Itanium had one real aim: kill DEC's Alpha chips and it succeeded in this.
>> Itanium had one real aim: kill DEC's Alpha chips and it succeeded in this.
Intel didn't need to kill HP's Alpha chips, it was already a zombie after Compaq bought DEC and before both became part of HP.
And it's not just AXP that got extinct in favor of x86/x64, the same is true for MIPS, PowerPC and PA-RISC.
>> Other than that, Intel knew better than anyone else that keeping x86 largely the way it was, was the best to way to enforce lock-in.
You mean the lock-in that comes through x86, an architecture for which a number of 3rd parties (like AMD) hold x86 licenses so they can make their own x86 processors, versus the open nature of a processor design that is wholly owned, controlled by intel (Alpha AXP)???
>> Switching architectures imposed huge costs for developers and users, who were supposed to be the same software twice. Even now, with heaps of excellent compilers, it's still by far the dominant desktop and server chip because migration on Windows is not entirely possible, expensive and not necessarily faster.
That sentence doesn't make sense. Switching architectures can be difficult but for a lot of modern software it's not a massive issue (just look at the number of architectures Linux supports, including esoteric stuff like S390).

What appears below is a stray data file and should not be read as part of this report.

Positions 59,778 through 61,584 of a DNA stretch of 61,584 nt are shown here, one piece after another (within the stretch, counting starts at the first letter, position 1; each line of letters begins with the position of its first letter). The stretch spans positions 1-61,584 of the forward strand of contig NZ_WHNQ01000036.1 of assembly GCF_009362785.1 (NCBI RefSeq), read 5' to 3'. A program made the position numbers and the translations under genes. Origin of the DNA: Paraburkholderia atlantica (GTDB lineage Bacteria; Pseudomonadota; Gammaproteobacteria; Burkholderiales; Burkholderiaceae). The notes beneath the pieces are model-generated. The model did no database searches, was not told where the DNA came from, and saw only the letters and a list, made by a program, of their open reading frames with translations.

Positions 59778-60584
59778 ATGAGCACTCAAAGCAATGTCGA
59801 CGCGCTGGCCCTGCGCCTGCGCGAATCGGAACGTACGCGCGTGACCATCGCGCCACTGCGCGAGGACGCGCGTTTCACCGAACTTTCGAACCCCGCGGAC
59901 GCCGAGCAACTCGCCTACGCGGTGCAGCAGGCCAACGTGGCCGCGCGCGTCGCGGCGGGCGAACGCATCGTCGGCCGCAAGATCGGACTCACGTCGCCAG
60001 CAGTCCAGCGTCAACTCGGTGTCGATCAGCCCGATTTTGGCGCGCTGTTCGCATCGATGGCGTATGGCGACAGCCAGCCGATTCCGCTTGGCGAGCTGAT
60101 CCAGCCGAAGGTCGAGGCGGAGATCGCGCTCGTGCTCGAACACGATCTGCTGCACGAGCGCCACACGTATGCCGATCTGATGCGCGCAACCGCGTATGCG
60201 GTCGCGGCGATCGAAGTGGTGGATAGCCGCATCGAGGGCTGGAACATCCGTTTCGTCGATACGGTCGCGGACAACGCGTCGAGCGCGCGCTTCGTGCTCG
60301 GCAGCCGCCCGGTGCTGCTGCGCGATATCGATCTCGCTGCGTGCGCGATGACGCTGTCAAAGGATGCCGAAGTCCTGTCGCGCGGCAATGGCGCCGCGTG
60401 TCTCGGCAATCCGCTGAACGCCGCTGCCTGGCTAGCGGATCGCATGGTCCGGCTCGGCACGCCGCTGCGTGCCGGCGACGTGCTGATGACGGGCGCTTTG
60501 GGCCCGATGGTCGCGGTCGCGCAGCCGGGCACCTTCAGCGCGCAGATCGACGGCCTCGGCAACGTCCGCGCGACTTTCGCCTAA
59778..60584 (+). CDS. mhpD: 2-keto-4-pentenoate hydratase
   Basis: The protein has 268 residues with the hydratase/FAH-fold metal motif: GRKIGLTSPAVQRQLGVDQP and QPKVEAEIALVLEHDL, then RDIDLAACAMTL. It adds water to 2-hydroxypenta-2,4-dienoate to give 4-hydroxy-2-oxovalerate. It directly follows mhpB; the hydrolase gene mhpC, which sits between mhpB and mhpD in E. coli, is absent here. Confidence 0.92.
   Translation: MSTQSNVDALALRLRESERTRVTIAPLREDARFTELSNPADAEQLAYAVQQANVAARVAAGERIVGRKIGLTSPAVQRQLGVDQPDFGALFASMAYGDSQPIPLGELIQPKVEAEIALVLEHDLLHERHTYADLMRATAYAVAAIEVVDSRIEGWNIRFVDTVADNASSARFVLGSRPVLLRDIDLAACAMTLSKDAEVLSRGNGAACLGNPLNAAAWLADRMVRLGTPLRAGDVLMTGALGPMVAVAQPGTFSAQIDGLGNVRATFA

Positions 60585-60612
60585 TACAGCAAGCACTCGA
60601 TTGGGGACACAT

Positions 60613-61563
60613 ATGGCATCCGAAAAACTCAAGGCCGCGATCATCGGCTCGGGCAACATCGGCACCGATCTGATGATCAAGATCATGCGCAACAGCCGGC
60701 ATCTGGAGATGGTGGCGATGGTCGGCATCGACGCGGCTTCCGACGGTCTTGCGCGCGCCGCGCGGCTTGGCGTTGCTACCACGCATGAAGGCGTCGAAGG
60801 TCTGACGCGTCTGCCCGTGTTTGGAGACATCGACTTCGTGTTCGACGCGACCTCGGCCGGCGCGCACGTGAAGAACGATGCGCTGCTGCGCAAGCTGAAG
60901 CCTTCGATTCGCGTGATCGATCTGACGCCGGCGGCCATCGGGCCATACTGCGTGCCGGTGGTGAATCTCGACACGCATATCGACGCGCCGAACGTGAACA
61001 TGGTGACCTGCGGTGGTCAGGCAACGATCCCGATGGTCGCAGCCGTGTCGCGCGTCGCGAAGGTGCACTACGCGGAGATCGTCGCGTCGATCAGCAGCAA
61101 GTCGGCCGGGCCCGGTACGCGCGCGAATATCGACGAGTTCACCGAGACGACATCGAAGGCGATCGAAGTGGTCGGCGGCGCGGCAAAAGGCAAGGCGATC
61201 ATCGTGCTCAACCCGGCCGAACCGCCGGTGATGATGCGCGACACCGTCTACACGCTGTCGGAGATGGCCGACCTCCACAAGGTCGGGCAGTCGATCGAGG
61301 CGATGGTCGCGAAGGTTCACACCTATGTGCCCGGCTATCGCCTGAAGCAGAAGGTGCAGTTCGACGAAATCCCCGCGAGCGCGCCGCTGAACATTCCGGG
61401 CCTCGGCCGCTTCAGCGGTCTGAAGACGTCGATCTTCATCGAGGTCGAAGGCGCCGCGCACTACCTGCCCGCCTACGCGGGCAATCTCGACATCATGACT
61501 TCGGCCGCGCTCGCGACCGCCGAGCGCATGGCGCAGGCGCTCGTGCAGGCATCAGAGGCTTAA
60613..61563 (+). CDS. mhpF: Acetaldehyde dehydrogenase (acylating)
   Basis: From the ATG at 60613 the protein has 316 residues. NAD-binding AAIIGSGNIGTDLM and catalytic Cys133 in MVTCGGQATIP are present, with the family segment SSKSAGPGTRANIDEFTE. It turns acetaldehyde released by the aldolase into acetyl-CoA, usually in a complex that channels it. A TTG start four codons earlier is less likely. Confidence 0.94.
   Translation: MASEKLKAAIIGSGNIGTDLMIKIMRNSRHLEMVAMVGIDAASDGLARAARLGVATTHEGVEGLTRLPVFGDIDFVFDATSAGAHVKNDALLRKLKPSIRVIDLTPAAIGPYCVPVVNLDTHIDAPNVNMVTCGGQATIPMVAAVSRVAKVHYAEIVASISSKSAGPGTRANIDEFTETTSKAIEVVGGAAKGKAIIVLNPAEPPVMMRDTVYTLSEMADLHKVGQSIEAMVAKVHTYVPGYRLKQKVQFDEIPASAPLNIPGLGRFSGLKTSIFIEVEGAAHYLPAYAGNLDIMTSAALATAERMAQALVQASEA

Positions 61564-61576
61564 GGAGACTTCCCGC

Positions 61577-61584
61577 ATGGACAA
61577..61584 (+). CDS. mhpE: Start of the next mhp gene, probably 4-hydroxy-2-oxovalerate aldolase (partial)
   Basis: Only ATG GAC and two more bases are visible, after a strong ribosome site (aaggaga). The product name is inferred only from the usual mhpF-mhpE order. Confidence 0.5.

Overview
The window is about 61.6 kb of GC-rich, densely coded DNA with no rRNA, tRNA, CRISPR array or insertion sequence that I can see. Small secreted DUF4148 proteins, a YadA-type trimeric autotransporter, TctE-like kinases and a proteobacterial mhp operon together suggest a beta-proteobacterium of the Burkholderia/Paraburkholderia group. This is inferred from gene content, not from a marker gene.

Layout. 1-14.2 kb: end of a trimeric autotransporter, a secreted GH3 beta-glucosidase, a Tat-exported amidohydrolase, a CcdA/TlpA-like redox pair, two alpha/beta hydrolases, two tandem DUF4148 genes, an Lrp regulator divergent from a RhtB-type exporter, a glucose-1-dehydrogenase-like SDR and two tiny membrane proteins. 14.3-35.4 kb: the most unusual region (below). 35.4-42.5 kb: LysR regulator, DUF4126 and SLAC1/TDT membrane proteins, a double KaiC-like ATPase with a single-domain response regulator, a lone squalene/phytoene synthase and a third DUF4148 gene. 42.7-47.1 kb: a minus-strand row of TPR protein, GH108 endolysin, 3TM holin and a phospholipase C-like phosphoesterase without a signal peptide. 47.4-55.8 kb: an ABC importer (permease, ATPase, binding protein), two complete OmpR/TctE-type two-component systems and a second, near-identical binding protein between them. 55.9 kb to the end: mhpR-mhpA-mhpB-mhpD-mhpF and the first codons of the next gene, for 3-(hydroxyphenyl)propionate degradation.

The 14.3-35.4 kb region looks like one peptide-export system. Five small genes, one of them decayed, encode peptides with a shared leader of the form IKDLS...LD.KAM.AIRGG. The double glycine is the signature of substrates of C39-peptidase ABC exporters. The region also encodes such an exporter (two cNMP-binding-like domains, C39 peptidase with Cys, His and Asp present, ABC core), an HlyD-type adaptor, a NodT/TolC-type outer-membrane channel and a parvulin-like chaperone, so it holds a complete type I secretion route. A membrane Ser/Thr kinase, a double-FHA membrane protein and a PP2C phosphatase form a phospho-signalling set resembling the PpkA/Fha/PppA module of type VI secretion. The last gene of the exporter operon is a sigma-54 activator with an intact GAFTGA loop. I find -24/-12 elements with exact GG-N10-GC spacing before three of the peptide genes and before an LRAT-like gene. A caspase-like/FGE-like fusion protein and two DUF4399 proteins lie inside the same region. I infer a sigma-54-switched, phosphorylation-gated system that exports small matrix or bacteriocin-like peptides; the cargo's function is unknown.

Modern Windows is based on WindowsNT which was designed around multiple platforms (NT supported x86, Alpha AXP, MIPS and PowerPC), and later included support for IA64 (Itanium) and ARM as well. And Windows ARM shows that, in fact, migration isn't a huge deal, as it already comes with a very decent x86/x64 emulation layer so the majority of x86/x64 programs run just fine.
>> Microsoft is preparing for an x86_64 only world with probably only the huge investments that companies have made around 32-bit version of MS Excel holding it back. That, and people still wanting to buy their own machines rather than renting them from Microsoft.
Microsoft doesn't give a damn about the architecture (aside from the fact that Azure already runs both x86 and ARM), because for them it doesn't matter. As long as businesses voluntarily enslave themselves to the Microsoft ecosystem of applications and services they are ensured a steady revenue stream.